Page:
In 2014, the sudden emergence of a masked figure in politically charged music videos marked the enigmatic entrance of supergroup Future User. Fronted by Rage Against the Machine bassist Tim Commerford, the band, along with producer Jordan Tarlow and drummer Jon Knox, delved into a genre they coined as “progtronic,” blending prog rock with contemporary EDM.
While their debut album garnered praise and comparisons to Depeche Mode, Killing Joke, and The Prodigy: the music took a backseat to their visually explosive critiques, tackling police brutality, Guantanamo Bay torture, NSA spying, and GMO foods.
One standout was the 2014 video for their track, “Clockwork.” A comedic yet poignant commentary on police militarization, the vignette cast a spotlight on America’s potential descent into a police state. Laden with social media and news outlet parodies, “Clockwork” resonated on a global level while highlighting America’s struggle with brutality.
Intriguing as the song might be, it was the video that stole the show by featuring an unexpected centerpiece: former tennis star John McEnroe being waterboarded. The shocking visuals, shot in an undisclosed L.A. location, were no cinematic illusion—McEnroe willingly endured the process, a confounding sight repeated multiple times over a 90-minute shoot.
“It’s a pretty powerful clip,” said McEnroe in a press release. “A friend involved with the project asked if I wanted to participate, saying he was making a video about living in a police state where people are punished for the smallest of infractions – sort of a ‘this could happen to you’ scenario. It seemed like a sci-fi concept at the time, but given everything that’s been happening around us lately, this video could easily be mistaken for an evening newscast. As for what it was like to shoot my scenes, let’s just say it was an experience I’ll never forget. I read about waterboarding and all the debates, and let me tell you from firsthand experience, it’s a brutal and terrifying form of torture. No one—American or otherwise—should ever have to endure that.”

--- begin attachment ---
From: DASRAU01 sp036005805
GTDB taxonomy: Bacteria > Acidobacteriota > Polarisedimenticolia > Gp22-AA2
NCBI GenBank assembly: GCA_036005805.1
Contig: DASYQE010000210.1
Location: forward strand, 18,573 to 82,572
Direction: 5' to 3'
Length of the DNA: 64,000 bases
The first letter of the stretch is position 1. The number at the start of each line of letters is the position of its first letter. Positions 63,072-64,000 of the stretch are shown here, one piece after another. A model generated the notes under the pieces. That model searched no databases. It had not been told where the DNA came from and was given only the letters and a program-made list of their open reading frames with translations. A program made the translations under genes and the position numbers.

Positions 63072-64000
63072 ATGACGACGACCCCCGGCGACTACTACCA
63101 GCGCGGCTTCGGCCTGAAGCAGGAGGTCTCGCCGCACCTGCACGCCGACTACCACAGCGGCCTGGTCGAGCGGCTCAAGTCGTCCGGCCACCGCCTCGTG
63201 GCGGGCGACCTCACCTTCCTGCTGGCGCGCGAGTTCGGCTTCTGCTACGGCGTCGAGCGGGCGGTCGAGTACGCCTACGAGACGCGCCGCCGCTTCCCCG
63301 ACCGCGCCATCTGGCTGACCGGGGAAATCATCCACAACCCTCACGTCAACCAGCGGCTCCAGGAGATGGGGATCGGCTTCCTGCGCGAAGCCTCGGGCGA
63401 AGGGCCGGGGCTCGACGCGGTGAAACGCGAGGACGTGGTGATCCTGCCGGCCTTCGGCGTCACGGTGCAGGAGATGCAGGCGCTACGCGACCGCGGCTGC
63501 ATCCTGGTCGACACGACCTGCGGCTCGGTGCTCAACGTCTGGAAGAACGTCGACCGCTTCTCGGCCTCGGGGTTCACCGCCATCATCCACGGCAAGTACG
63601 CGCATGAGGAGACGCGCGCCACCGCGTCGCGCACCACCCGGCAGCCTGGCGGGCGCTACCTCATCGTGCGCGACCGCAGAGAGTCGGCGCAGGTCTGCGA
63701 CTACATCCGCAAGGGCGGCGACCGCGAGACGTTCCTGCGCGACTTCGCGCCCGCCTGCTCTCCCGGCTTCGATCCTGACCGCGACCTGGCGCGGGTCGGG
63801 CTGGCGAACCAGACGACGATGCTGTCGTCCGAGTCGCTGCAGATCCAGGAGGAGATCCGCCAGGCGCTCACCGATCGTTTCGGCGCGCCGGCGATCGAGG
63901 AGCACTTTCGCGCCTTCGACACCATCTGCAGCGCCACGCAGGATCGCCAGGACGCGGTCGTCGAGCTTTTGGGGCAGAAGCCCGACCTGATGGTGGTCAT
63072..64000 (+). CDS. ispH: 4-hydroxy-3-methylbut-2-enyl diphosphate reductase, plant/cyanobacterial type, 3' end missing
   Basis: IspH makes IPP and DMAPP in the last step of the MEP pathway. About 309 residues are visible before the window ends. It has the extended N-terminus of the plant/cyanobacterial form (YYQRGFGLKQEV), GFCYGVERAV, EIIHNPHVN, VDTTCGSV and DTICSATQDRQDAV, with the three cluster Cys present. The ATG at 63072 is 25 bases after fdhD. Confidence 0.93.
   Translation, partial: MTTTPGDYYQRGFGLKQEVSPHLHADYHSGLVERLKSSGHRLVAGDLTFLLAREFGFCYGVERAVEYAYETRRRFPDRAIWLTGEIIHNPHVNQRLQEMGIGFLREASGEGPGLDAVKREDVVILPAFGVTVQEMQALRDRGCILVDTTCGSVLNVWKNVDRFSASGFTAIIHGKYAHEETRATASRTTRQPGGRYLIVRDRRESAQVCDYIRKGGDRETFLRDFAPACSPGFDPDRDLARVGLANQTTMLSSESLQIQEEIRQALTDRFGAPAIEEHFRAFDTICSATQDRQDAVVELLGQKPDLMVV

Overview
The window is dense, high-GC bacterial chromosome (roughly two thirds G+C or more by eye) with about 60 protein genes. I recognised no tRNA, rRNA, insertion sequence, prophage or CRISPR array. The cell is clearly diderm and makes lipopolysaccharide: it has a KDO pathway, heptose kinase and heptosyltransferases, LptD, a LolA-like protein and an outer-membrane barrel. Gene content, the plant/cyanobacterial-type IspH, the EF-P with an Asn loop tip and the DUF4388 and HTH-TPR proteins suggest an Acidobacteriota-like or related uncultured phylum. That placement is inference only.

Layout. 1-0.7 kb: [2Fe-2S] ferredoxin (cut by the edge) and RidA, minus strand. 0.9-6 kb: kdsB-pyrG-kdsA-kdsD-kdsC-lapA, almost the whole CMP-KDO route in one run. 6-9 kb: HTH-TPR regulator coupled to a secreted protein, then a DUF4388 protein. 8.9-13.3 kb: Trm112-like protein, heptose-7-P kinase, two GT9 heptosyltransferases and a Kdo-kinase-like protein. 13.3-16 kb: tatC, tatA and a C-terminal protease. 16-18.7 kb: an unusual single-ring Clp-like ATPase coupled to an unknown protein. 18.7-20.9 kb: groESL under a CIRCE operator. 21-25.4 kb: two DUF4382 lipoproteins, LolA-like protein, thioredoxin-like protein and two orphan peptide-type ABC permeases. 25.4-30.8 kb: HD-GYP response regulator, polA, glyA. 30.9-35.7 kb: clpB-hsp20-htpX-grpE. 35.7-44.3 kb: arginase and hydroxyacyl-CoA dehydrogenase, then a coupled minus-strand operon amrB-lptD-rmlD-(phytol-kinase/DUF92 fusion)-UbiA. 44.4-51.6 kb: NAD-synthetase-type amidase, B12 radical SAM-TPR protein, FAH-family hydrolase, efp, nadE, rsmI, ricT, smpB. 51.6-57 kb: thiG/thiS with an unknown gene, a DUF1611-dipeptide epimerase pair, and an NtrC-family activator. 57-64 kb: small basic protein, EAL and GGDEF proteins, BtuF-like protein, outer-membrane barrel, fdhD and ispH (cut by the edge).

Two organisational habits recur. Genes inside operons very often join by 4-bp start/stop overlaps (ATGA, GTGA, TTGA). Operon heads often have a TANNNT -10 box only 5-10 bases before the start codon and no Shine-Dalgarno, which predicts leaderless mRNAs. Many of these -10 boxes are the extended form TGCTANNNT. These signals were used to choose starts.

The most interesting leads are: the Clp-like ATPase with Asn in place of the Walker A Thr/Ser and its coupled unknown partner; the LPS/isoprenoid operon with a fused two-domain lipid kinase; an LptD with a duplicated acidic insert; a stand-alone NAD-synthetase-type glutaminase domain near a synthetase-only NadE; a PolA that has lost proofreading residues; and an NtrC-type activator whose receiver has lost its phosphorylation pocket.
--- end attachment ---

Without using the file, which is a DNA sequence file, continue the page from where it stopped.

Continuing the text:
Asked if his friendship with McEnroe made it easier to get him involved in the clip, Commerford told Billboard: “It wasn’t easy because maybe we don’t see eye to eye politically and I had to pitch to him what the video was going to be about. I wasn’t really sure how he was going to react and at the end of the video it was moving ’cause it wasn’t going to be an act. I didn’t want to faux waterboard John McEnroe, I wanted to waterboard him. And I told him I wanted him to feel it so he could speak from experience and I gave him this hammer and he held it. I said, ‘Okay, dude, if it gets really bad, drop the hammer.’ And so he would drop the hammer and I would continue to waterboard him because I wanted it to be real. And at the end he was emotionally moved and crying. It wasn’t easy, it was crazy, what it was.”